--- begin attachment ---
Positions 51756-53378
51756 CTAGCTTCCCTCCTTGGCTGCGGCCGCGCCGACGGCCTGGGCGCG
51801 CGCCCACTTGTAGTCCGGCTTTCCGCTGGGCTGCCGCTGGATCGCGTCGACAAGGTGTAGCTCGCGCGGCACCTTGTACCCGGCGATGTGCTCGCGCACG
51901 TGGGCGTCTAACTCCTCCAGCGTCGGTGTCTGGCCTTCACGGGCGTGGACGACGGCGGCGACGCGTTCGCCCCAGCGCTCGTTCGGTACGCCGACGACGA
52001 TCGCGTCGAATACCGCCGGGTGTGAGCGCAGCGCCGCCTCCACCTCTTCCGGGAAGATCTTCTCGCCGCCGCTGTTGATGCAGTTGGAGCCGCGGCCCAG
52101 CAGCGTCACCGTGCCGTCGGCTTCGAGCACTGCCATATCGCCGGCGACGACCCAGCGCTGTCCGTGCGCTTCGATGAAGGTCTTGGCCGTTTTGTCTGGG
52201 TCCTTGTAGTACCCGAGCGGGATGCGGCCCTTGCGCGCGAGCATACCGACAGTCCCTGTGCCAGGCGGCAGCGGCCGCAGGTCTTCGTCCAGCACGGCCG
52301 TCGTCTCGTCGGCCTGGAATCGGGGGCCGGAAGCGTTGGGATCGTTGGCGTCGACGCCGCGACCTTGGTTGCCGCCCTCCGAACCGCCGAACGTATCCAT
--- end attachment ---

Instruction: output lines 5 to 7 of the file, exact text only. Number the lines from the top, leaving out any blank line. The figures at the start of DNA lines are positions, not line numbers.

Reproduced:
52001 TCGCGTCGAATACCGCCGGGTGTGAGCGCAGCGCCGCCTCCACCTCTTCCGGGAAGATCTTCTCGCCGCCGCTGTTGATGCAGTTGGAGCCGCGGCCCAG
52101 CAGCGTCACCGTGCCGTCGGCTTCGAGCACTGCCATATCGCCGGCGACGACCCAGCGCTGTCCGTGCGCTTCGATGAAGGTCTTGGCCGTTTTGTCTGGG
52201 TCCTTGTAGTACCCGAGCGGGATGCGGCCCTTGCGCGCGAGCATACCGACAGTCCCTGTGCCAGGCGGCAGCGGCCGCAGGTCTTCGTCCAGCACGGCCG